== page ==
Because the mural seems to dominate the overall theme of the video rather than appearing just for a moment, it seems the claim has some traction.
Watch the video in question below.
By J. DeVoy
In the past few weeks, the MPAA and RIAA have been humbled by the defeat of SOPA and PIPA in Congress. Eric Goldman has posted a letter that Paramount has apparently sent to various academics, seeking to open a dialogue about piracy and exchange ideas about how to address it. The letter seeks to include students in the discussion as well.
The copyright abolitionist community’s plaintive cry is always that the big bad evil content creators need to change their business models. Nobody denies that this is true, and the MPAA has a better track record on innovation than the RIAA (and I contend that the porn industry has the best record on that issue, but that’s neither here nor there). I look forward to seeing whether any academics and students take Paramount up on its offer. Some have had good ideas in the past, such as Voluntary Collective Licensing (though there would have to be some adjustments before taking it to market).
Arriving at solutions that are cost-effective, viable and efficacious is difficult. Criticism, however, is easy.
The supreme court has ruled in Golan v. Holder that works that enter the public domain may be pushed back under the cover of copyright protection. (source)
This is an absolute abomination. No surprise that our “wise latina” on the Court went with the majority.
The indictment tells the story of cyberlockers in a perfect narrative — how the owners of the site knew that their site was a massive clearinghouse of stolen content, they profited from it, and they did whatever they could to mask it.
The charges include Racketeering, conspiracy to commit copyright infringement, and money laundering.
It looks like the Department of Justice cooperated with foreign law enforcement to actually take the owners of the site into custody. (source)
By J. DeVoy
A significant portion of the blogosphere – or at least what I read of it – acts under cover of anonymity. I think this is important, especially given the candid statements these authors make about political matters and issues of public concern – particularly because these sentiments are far outside the mainstream. In some cases, their voices cannot be heard elsewhere. Society cannot grapple with the truth. When this ultimately has career consequences, or some psychotic antagonist gets too close to the writer’s identity, he can pull the plug immediately, and then work to purge his writings from Google’s cache and the internet archive – leaving it as if he never existed.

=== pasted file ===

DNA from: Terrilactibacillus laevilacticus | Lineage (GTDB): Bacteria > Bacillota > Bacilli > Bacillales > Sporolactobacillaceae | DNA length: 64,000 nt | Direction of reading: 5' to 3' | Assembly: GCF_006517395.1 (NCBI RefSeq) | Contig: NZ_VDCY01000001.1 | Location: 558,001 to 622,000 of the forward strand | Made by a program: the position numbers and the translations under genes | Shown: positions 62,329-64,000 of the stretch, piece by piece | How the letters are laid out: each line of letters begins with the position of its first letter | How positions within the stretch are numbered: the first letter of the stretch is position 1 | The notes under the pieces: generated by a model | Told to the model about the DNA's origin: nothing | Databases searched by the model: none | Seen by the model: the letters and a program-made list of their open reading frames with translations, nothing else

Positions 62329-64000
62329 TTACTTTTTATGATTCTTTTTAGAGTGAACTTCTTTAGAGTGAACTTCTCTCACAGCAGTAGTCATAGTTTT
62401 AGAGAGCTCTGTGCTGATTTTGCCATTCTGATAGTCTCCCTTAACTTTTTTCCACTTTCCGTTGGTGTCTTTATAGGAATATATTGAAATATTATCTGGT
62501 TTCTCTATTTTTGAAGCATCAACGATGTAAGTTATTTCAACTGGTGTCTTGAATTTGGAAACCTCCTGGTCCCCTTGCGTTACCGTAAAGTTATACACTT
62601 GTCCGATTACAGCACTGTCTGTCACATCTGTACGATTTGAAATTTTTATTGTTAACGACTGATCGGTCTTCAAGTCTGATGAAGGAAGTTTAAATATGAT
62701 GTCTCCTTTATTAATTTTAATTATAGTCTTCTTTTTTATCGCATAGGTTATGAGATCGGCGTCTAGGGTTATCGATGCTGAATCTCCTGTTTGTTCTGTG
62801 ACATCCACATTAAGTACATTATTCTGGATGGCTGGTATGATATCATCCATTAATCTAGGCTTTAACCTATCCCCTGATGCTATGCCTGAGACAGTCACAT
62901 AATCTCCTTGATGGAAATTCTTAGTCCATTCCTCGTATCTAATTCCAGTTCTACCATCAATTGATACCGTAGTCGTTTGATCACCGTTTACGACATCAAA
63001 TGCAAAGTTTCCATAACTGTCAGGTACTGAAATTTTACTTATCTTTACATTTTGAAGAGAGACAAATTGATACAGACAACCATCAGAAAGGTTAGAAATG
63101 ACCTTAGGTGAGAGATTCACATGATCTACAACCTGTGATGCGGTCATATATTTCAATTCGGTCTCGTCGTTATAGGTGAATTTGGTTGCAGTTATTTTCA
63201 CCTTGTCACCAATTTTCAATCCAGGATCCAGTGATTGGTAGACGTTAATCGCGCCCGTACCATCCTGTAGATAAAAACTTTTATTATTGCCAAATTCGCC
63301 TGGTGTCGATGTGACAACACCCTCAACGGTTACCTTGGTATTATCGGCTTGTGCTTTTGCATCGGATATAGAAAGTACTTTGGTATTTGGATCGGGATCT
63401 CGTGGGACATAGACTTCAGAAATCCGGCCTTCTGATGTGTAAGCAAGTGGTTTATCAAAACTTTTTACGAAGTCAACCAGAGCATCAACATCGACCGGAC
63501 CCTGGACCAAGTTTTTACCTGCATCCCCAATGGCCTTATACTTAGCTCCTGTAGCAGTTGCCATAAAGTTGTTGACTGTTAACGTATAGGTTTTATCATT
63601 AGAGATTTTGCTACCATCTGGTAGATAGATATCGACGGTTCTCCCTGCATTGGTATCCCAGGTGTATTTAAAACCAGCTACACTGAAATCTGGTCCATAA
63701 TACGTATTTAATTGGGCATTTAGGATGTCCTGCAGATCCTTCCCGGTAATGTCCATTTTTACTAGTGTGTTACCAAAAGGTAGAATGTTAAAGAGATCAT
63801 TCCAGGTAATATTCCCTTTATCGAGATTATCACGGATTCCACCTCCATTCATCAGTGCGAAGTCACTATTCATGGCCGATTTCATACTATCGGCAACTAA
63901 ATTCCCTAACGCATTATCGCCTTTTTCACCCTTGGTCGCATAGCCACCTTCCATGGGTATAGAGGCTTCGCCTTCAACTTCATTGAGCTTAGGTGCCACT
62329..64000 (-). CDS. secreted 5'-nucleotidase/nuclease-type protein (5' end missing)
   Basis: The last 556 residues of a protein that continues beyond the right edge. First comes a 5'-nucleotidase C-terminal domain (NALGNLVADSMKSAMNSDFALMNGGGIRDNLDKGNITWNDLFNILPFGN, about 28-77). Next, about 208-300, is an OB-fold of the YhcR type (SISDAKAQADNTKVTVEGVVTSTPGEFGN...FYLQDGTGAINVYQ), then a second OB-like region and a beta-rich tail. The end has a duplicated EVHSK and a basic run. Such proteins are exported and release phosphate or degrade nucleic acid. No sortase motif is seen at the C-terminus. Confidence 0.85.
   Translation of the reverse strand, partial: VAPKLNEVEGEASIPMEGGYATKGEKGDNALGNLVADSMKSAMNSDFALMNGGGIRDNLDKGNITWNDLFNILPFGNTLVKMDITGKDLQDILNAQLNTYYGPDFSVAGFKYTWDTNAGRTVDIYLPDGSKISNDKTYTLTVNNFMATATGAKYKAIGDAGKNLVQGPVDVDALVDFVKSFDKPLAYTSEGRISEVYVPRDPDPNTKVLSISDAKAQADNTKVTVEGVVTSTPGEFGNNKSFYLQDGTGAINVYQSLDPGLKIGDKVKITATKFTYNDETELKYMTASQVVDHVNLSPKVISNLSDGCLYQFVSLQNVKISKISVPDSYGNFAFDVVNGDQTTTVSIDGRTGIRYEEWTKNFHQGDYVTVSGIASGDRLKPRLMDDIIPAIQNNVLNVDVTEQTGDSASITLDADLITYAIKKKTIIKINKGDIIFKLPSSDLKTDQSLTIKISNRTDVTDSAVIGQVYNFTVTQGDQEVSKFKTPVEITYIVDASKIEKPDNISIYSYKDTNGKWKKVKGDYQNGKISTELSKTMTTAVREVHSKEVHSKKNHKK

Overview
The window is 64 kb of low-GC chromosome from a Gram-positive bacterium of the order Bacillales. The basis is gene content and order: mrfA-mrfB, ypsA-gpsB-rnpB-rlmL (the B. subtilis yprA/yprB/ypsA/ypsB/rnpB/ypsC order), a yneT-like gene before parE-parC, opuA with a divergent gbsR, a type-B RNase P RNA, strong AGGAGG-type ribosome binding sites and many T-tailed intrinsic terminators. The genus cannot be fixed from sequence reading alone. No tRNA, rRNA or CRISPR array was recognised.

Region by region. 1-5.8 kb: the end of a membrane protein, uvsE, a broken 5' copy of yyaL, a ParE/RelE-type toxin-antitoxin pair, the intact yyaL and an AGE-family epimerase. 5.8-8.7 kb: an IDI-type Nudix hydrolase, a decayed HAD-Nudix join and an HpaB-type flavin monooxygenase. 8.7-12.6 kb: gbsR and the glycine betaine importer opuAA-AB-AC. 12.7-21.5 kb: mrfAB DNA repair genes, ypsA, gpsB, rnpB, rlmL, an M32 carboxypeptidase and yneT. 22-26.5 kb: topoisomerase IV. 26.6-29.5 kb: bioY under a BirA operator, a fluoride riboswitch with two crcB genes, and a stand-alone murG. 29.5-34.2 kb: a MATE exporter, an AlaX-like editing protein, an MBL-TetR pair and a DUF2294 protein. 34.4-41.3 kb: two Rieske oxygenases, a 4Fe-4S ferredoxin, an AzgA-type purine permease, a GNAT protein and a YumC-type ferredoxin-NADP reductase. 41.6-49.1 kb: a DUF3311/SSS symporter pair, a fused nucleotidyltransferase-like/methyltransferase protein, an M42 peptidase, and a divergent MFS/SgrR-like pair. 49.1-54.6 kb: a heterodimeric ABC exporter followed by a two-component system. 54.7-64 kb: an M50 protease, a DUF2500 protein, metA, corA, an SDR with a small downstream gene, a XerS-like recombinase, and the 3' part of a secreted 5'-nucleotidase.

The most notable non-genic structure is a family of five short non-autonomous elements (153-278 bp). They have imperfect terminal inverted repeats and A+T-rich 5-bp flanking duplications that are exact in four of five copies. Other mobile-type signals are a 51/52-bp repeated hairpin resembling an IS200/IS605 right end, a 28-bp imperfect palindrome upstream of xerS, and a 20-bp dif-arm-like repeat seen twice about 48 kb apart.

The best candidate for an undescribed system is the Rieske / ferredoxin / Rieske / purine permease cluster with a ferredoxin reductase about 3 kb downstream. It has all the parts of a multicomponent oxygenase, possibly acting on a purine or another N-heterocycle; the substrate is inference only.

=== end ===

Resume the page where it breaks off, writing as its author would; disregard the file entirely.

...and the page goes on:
Part of blogging is borrowing – ideas, links, inspiration – and sometimes copying outright, things like images and large chunks of copyrighted (or copyrightable) works. While possibly frivolous or fair use, such copying could be infringement – and carry a frightening $150,000.00 price tag. Wordpress and Moniker might not reveal your personally identifying information to some scrawny basement virgin who is outraged that you advocate cheating on your girlfriend, and provide specific instructions for doing it, that he demands your name so he can send you a very erudite e-mail. Colorable legal demands with a screen shot and copyright registration or application, though, tend to go a lot farther, and an anonymous author’s cloak of anonymity is looking awfully threadbare. This even bigger pisser comes if the writer is not even liable for the copying, and a full article or image is left by some unknown third party in the site’s comments. (By the way, this is an excellent way to torpedo blogs you dislike.) Another option is to create a special purpose business entity to run the blog, such as a LLC, but this requires money, attention, and a public filing with the secretary of state – things that defeat the purpose of anonymity, and even at just a few hundred dollars a year, are not worth the benefit to most anonymous bloggers.
Having established the value – and fragility – of anonymity, the question turns to how one can preserve it and inoculate against liability for copyright infringement. Technically, this is impossible, and may carry a substantial penalty. I do not recommend this, but it warrants consideration from an academic standpoint because copyright trolling is real and unlikely to simply disappear.
The Digital Millennium Copyright Act (“DMCA”) requires online service providers, including blogs, to register a designated agent with the copyright office to receive the statute’s protections. 17 U.S.C. § 512(c)(2). The process for registering this agent, known as an “interim designation,” is governed by the Code of Federal Regulations, and available here. While the DMCA was passed in 1998, we are still working off of interim regulations – but proposed final rules are pending, and open for comment under the APA until November 28, 2011.